As for Kalashnikov, he had all the rewards and special privileges reserved for a “Hero of the Soviet Union” heaped upon him: he was rich enough to buy a vacuum cleaner, a refrigerator, and even a car. All were built on the same lines as the AK-47. No wonder the place folded up.

See: C.J. Chivers, The Gun (New York: Simon and Schuster, 2010).

The Arms Barometer

Great attention has focused on the dangers posed by Weapons of Mass Destruction (WMD). However, more than 80 percent of the violent conflicts waged during the 1990s employed only “small arms” (weapons ranging from pistols to RPGs). Consequently, the availability of small arms is a matter of real concern. How many guns are there circulating in the world? A lot. The Graduate Institute of International Studies, Geneva, runs an annual Small Arms Survey. The 2002 edition estimates that there are about 640 million small arms worldwide. Some of these guns are newly manufactured. About 8 million new guns were produced in 2000 alone. Some of them are used guns left over from earlier conflicts. Back in 2002, there were estimated to be about half a million small arms in Cambodia, which the Cambodians were busy selling all over the place through the conduit of Thailand.

The “belle of the ball” in small wars appears to be the old AK-47. (See my post on “The Gun That Made the Nineties Roar.”) The black market price of an AK-47 works as a barometer of conflict in a particular society. When the price is really low (say $40 for a used, but functional assault rifle), every little thug in the neighborhood can afford one. Violent robberies and the settlement of petty quarrels by means of homicide spread like wildfire. This is typically the case in the aftermath of some conflict, when the demand for guns has fallen sharply. A price range between $230 and $400 per weapon is the normal market price. Prices above $1,000 a weapon indicate a desperate, time-sensitive demand for weapons. Civil war is about to break out, so people will pay any price to get an assault rifle.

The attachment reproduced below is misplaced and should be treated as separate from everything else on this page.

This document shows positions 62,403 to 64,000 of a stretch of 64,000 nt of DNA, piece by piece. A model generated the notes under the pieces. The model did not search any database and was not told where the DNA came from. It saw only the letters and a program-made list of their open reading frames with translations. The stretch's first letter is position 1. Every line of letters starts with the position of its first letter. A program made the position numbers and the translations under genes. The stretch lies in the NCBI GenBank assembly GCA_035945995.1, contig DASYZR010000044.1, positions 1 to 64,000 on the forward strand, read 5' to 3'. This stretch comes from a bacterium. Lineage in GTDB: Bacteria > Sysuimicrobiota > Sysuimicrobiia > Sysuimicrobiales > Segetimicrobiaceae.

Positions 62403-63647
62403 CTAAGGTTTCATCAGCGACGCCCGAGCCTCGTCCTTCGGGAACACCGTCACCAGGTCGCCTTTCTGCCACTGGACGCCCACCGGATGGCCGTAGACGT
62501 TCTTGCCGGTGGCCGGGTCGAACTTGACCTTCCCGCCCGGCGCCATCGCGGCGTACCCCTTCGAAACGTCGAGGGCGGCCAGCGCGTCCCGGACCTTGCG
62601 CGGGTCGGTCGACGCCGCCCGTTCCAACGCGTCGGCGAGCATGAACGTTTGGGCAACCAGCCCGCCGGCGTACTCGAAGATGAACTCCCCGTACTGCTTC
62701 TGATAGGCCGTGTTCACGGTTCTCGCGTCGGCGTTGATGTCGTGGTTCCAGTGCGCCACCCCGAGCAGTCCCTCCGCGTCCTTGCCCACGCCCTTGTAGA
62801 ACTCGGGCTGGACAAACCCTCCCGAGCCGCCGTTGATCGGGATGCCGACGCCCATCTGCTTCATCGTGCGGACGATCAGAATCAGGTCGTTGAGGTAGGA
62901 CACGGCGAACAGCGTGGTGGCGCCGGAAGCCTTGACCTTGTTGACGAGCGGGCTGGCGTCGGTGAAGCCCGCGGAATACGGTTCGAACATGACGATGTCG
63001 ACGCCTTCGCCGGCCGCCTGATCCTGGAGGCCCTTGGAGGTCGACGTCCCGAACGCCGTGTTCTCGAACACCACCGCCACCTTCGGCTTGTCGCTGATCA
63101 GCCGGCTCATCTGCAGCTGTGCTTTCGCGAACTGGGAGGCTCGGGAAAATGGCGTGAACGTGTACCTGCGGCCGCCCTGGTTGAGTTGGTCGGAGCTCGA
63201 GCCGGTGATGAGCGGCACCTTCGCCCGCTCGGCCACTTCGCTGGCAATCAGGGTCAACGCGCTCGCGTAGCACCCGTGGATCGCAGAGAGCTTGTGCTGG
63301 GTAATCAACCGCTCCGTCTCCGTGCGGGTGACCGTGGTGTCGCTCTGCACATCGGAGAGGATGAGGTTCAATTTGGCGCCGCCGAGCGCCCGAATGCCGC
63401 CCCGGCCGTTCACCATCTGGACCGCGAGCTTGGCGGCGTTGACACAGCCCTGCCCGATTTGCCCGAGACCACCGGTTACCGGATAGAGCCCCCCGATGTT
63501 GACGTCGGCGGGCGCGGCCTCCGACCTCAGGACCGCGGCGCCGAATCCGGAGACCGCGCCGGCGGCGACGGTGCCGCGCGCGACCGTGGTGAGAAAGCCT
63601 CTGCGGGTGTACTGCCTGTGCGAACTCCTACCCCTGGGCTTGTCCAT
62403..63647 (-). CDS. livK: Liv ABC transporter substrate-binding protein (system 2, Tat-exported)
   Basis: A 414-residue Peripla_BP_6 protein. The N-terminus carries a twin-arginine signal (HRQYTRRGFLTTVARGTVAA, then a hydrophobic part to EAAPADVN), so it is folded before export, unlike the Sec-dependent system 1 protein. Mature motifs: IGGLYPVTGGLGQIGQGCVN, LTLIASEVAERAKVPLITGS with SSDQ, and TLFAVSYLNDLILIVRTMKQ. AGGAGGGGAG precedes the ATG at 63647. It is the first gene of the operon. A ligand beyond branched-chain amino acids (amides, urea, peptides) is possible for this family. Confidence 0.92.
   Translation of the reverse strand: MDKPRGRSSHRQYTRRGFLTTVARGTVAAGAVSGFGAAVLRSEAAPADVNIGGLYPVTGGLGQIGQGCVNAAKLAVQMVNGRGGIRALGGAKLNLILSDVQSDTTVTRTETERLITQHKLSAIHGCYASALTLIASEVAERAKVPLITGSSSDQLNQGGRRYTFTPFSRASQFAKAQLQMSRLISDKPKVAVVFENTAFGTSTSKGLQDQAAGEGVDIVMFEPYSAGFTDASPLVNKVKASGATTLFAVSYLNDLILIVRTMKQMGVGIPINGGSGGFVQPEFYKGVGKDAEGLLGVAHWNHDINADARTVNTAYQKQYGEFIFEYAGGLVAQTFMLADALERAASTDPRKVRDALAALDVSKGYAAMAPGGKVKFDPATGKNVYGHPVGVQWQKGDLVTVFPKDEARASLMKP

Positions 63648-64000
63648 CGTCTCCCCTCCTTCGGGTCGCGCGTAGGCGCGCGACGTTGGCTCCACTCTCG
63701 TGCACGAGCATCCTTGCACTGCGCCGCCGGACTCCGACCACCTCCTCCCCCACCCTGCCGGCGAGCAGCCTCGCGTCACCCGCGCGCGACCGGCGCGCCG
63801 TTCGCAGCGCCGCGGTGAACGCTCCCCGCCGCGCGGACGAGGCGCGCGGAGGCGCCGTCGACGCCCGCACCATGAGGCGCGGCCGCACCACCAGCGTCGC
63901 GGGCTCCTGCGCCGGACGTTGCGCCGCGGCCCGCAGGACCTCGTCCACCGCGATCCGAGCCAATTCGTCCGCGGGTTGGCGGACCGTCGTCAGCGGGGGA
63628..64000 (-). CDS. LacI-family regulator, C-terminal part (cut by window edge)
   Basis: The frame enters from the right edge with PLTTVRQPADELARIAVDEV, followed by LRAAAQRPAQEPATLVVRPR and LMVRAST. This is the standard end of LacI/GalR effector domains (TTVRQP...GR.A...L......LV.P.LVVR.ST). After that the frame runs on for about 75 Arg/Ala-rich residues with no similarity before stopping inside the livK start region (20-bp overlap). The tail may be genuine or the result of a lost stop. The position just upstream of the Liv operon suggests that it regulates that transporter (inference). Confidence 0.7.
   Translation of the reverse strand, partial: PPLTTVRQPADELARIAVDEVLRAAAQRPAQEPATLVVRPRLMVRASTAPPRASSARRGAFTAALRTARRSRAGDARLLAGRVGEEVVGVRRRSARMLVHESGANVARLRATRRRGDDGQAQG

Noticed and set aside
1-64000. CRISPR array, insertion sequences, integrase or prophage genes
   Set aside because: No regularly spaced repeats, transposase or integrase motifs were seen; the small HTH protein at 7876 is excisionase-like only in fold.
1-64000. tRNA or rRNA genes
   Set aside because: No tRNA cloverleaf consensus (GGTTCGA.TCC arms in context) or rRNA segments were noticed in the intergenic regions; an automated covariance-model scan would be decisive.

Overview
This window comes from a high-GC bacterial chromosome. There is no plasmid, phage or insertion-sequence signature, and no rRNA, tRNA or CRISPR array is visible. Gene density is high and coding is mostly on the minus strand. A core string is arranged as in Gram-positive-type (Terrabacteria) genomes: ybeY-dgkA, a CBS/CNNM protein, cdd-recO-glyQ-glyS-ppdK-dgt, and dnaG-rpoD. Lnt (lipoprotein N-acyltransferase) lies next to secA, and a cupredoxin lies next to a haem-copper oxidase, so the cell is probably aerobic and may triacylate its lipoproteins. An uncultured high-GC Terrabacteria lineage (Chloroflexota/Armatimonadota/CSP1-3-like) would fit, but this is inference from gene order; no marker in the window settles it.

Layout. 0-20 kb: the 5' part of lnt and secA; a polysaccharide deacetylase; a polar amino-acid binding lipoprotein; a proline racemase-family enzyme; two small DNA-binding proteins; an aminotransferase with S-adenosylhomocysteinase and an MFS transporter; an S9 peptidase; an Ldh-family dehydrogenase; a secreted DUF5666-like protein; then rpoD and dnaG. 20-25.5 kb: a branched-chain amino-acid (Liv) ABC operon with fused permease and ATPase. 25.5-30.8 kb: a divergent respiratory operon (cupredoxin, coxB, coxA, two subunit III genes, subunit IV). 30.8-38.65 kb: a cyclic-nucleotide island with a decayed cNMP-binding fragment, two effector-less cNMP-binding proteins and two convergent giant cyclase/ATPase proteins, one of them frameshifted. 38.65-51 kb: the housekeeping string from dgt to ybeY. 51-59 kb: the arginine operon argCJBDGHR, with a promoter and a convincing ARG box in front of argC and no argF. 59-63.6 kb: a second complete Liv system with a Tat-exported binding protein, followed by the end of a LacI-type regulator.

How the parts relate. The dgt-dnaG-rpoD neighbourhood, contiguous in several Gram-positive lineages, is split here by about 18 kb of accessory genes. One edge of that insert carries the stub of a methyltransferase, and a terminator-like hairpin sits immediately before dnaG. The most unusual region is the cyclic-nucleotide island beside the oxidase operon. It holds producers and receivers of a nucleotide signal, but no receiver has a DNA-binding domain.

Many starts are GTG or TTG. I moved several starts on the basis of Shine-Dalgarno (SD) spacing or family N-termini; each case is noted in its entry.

What do local market prices tell us about the state of civil peace in various countries around the world? Well, in 2002, an AK-47 sold for $15 in Mozambique, $40 in Cambodia, $90 in Sudan and Afghanistan, and $100 in both Nigeria and Nicaragua. Happy days were here again in these places after bitter wars. Other places, not so much. At the same time that the price of an AK-47 fell below market level in those places, they were bringing $800 each in Columbia, $1,200 in Bangladesh, $2,400 in Kashmir, $3,000 on the West Bank (more than twice as high as in 1999), and $3,800 in Bihar state in India. This indicated that a new catastrophe loomed over South Asia. It wouldn’t have to turn into a nuclear war to be deadly.

It is worth noting that the “merchants of death” aren’t always, or even mostly, Western industrial nations. One of the key forms of industrialization pursued by developing economies appears to be an arms industry. Many developing countries seem to want to alter their balance of payments by producing arms for sale abroad in a burgeoning world market, rather than importing arms in exchange for other exports. Small producers of arms now include Ukraine, Serbia, Croatia, Slovenia, Portugal, Canada, Saudi Arabia, Argentina, Chile, Peru, Columbia, Mexico, Indonesia, the Philippines, Malaysia, Thailand, and Australia. To some extent, these countries obtain the means to produce arms by attracting European arms manufacturers to license factories in the developing countries. Take the example of Heckler and Koch. The German-based firm licensed factories in Greece and Iran. However, Greece exported some of the weapons manufactured in the licensed factory to Libya. Reportedly, Libya transferred some of these Heckler and Koch weapons to Lebanon. The Iranian Heckler and Koch factory exported some of their weapons to the Sudan. From Sudan the weapons went to Lebanon, Algeria, and Egypt.

I suppose that somebody could use the AH-47 index to run a futures market in No Future.


Don Peck, “The World in Numbers: The Gun Trade,” Atlantic, December 2002, pp. 46-47.